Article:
Yes. As with all wall claddings, flashing is an important component required by building codes. At points where water can enter the wall, flashing should be directed to the exterior face of the wall. Openings for windows and similar through-wall penetrations require jamb, head, and still flashing to direct water to the exterior face of the cladding.
As with all claddings, the most common water entry points in a wall are through or around windows, transitions from roof to walls, and transition from wall claddings to doors and chimneys. This, coupled with improperly installed or missing flashing and sealants, can allow water to penetrate behind EIFS, or any other cladding, and into the wall cavity, where it can potentially cause moisture damage.
No. Moisture intrusion is a potential threat to durability of materials in all exterior wall construction, regardless of cladding type. Moisture intrusion should be avoided by following sound design and construction practices mandated by building codes.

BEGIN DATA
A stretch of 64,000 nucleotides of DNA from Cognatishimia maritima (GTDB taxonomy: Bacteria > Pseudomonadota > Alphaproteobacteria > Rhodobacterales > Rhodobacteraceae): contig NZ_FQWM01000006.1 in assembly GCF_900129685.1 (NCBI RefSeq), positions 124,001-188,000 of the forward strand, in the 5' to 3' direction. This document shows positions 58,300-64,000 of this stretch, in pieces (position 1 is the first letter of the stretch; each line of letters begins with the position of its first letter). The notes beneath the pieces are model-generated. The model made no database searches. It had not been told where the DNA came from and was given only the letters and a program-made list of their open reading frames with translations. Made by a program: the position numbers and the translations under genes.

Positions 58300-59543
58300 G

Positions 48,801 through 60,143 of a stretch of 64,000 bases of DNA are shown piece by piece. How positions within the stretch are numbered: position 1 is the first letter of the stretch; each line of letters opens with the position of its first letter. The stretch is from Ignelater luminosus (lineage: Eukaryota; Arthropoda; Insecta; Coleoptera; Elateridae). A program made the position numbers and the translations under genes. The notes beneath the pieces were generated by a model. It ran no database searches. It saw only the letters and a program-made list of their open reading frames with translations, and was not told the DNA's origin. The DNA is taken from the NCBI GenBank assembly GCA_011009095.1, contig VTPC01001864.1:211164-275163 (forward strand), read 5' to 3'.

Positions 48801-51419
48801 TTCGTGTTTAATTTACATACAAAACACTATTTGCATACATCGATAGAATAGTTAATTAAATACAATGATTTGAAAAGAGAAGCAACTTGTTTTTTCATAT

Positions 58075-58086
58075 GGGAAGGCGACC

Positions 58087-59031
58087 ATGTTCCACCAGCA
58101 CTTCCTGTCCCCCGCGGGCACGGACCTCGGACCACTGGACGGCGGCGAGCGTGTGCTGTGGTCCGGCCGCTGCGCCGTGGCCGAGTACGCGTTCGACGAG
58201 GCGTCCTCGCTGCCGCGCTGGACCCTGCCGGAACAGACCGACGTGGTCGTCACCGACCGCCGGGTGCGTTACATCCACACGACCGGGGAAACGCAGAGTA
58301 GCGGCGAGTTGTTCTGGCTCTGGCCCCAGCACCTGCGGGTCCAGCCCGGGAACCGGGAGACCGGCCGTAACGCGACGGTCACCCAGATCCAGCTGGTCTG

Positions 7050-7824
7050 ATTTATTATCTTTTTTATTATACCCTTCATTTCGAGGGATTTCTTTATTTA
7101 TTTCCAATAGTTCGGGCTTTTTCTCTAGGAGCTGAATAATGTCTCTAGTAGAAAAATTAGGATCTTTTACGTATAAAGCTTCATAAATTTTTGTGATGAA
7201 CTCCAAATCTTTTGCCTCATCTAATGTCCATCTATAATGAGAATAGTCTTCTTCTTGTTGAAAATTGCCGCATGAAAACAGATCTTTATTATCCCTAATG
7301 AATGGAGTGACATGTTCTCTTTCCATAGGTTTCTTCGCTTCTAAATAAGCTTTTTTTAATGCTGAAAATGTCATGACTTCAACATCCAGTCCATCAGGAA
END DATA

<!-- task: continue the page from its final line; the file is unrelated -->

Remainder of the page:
Yes, but depending on the manufacturer and the product selected, the EIFS vapor permeability may vary. When requested, the EIFS manufacturers can perform a Water Vapor Transmission Test for specific walls to evaluate the tendency for condensation to occur.
EIFS with drainage is conventional EIFS installed over a water-resistive barrier, with provisions (vertical drainage channels) for discharging of incidental water that may enter behind the insulation board. In the event of a breach of the EIFS, the drainage path for moisture exists behind the EIFS to drain water to the exterior.
EIFS manufacturers recommend the use of water-resistive barriers over moisture sensitive substrates to provide additional protection in the event of a component failure. Local building codes will stipulate whether this is a requirement or not.